Background: The Mini-mental State Examination (MMSE) is widely used in Japan and the U.S.A. for cognitive screening in the clinical setting and in epidemiological studies. A previous Japanese community study reported distributions of the MMSE total score very similar to that of the U.S.A.
Methods: Data were obtained from the Monongahela Valley Independent Elder's Study (MoVIES), a representative sample of community-dwelling elderly people aged 65 and older living near Pittsburgh, U.S.A., and from the Tajiri Project, with similar aims in Tajiri, Japan. We examined item-by-item distributions of the MMSE between two cohorts, comparing (1) percentage of correct answers for each item within each cohort, and (2) relative difficulty of each item measured by Item Characteristic Curve analysis (ICC), which estimates log odds of obtaining a correct answer adjusted for the remaining MMSE items, demographic variables (age, gender, education) and interactions of demographic variables and cohort.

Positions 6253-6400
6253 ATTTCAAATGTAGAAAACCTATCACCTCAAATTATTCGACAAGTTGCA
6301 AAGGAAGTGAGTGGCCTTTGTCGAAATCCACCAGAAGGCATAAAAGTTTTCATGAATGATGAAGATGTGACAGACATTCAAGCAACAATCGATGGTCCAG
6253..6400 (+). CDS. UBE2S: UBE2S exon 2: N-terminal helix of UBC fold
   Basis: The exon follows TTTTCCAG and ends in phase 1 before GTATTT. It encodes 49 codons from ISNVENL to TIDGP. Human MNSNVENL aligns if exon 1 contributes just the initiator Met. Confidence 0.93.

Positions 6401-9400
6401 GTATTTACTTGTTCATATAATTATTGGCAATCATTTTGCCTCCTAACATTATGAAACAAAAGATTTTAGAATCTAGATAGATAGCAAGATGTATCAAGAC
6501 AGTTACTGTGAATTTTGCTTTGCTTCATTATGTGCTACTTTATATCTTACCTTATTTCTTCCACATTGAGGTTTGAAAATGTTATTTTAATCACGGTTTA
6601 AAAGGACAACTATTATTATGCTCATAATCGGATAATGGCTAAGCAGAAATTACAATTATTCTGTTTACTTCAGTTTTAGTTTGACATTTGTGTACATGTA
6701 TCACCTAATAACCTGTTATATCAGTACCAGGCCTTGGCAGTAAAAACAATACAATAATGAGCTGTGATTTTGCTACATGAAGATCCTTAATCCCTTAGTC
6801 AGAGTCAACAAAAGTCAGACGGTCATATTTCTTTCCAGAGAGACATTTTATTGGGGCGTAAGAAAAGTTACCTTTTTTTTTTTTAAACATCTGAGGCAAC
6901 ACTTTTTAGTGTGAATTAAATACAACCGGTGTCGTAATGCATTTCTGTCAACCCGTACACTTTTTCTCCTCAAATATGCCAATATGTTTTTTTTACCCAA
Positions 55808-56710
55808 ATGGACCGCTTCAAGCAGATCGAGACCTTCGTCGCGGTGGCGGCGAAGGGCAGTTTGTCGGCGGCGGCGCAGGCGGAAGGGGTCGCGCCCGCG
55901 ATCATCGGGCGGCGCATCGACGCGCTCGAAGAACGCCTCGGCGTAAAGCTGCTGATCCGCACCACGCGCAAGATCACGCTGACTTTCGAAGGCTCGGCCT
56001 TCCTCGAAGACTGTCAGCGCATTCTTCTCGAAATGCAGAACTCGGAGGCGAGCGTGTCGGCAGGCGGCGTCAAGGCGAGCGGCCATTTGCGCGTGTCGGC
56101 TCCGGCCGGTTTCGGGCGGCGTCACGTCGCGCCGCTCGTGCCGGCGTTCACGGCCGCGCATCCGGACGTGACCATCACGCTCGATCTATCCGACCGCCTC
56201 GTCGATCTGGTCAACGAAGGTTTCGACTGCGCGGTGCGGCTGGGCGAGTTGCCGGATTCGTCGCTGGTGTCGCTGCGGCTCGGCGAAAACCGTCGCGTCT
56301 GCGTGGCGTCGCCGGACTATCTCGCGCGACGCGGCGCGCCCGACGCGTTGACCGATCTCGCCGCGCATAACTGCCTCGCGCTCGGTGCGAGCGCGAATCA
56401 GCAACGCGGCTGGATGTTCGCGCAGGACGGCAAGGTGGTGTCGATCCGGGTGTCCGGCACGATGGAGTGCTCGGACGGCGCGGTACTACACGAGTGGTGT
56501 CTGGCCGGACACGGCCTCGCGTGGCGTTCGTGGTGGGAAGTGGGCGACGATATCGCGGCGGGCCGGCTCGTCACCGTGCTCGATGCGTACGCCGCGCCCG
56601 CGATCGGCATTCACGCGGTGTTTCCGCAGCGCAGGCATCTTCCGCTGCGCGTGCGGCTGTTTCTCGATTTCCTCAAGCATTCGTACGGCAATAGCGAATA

Results: Median MMSE scores were very similar between the two samples within the same education groups. However, the relative difficulty of each item differed substantially between the two cohorts. Specifically, recall and auditory comprehension were easier for the Tajiri group, but reading comprehension and sentence construction were easier for the MoVIES group.
Conclusions: Our results reaffirm the importance of validation and examination of thresholds in each cohort to be studied when a common instrument is used as a dementia screening tool or for defining cognitive impairment.